|Christian Huygens (1629 - 1695)|
Christian Huygens was a Dutch physicist, mathematician, astronomer, and inventor who was the leading proponent of the wave theory of light. He also made important contributions to mechanics, stating that in a collision between bodies, neither loses nor gains "motion'' (his term for momentum). In astronomy, he discovered Titan (Saturn's largest moon) and was the first to correctly identify the observed elongation of Saturn as the presence of Saturn's rings.
Christian Huygens was born at the Hague on April 14, 1629, and died there on July 8, 1695. He generally wrote his name as Christiaan Hugens, and it is also sometimes written as Huyghens.
Pendulum Clock and Watches
Around 1675, Huygens developed the balance wheel and spring assembly, still found in some of today's wrist watches. This improvement allowed 17th century watches to keep time to 10 minutes a day. Watches or portable clocks had been invented early in the sixteenth century, however, they were clumsy and unreliable, being driven by a main spring and regulated by a conical pulley and verge escapement. The first watch whose motion was regulated by a balance spring was made in Paris under Huygens' directions, which he gave as a gift to Louis XIV the King of France.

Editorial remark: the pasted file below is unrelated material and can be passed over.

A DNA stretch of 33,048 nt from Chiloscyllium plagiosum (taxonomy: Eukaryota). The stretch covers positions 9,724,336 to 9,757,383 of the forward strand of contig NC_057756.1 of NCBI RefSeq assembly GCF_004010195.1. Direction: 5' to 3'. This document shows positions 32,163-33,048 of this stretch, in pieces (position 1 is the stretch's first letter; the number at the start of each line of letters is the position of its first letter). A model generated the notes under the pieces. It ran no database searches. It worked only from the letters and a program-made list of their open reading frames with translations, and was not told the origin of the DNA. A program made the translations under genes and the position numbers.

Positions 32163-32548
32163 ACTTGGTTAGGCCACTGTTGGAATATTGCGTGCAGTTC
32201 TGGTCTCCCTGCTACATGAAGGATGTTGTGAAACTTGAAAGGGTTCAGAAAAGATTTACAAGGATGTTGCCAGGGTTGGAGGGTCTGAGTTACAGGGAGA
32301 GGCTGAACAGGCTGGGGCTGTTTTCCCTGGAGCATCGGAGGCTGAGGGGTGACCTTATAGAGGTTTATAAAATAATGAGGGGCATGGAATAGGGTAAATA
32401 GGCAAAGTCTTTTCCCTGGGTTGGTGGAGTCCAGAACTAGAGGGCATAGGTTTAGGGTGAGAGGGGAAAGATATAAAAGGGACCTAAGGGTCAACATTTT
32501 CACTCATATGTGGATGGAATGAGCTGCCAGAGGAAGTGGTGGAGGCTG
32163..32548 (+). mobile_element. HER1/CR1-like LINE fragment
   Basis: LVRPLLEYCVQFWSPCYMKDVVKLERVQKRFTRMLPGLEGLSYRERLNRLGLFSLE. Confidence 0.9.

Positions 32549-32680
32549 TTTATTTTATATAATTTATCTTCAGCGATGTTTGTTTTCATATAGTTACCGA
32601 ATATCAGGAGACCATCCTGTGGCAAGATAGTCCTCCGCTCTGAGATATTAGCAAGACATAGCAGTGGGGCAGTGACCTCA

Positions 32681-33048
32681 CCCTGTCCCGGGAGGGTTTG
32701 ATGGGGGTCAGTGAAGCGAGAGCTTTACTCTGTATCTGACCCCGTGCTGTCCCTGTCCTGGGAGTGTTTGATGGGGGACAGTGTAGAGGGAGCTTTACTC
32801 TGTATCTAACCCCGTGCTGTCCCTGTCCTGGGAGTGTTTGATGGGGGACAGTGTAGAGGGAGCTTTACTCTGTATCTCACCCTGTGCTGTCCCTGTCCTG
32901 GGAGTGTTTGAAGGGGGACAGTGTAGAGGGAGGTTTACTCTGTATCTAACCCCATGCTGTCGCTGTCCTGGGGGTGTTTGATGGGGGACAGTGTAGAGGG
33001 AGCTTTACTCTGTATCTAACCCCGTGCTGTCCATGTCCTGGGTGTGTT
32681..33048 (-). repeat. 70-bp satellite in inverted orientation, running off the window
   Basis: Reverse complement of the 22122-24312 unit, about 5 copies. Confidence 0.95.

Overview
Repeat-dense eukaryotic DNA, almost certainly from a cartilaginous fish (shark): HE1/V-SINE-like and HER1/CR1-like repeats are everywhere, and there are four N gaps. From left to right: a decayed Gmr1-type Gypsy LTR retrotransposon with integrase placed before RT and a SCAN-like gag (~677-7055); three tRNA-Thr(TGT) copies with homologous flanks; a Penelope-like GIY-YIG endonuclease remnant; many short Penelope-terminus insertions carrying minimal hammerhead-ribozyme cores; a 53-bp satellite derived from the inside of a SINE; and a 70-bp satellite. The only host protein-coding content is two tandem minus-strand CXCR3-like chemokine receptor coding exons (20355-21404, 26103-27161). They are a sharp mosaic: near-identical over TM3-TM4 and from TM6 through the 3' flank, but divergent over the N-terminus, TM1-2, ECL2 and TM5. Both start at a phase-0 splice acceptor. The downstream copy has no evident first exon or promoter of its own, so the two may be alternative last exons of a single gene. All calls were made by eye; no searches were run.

In 1689, he traveled to England in order to meet with Isaac Newton, whose Principia had been published in 1687. Christian Huygens fully recognized the intellectual merits of the work, however, he thought that Newton's theory was incomplete because it did not explain gravitation by any mechanical means.
In 1690, Christian Huygens published his treatise on light in which the undulatory theory was expounded and explained. The general idea of the theory had been suggested by Robert Hooke in 1664, however, not in great detail. Up to that point in time, only three theories have been suggested about the mechanics of light.
According to this last theory space is filled with an extremely rare ether, and light is caused by a series of waves or vibrations in this ether, which are set in motion by the pulsations of the luminous body. From this third theory, Christian Huygens deduced the laws of reflection and refraction, explained the phenomenon of double refraction, and gave a construction for the extraordinary ray in biaxial crystals; while he found by experiment the chief phenomena of polarization.
Before he died Christian Huygens wrote "Cosmotheoros, or Conjectures Concerning the Planetary Worlds", a non-fictional premise on life on other planets.
with > Telescopes
This principle, stated by Dutch physicist Christian Huygens (1629-95), is extremely useful in understanding effects due to refraction, reflection, diffraction, and scattering of all types of radiation, including sonic radiation as well as electromagnetic radiation and applying even to ocean-wave propagation.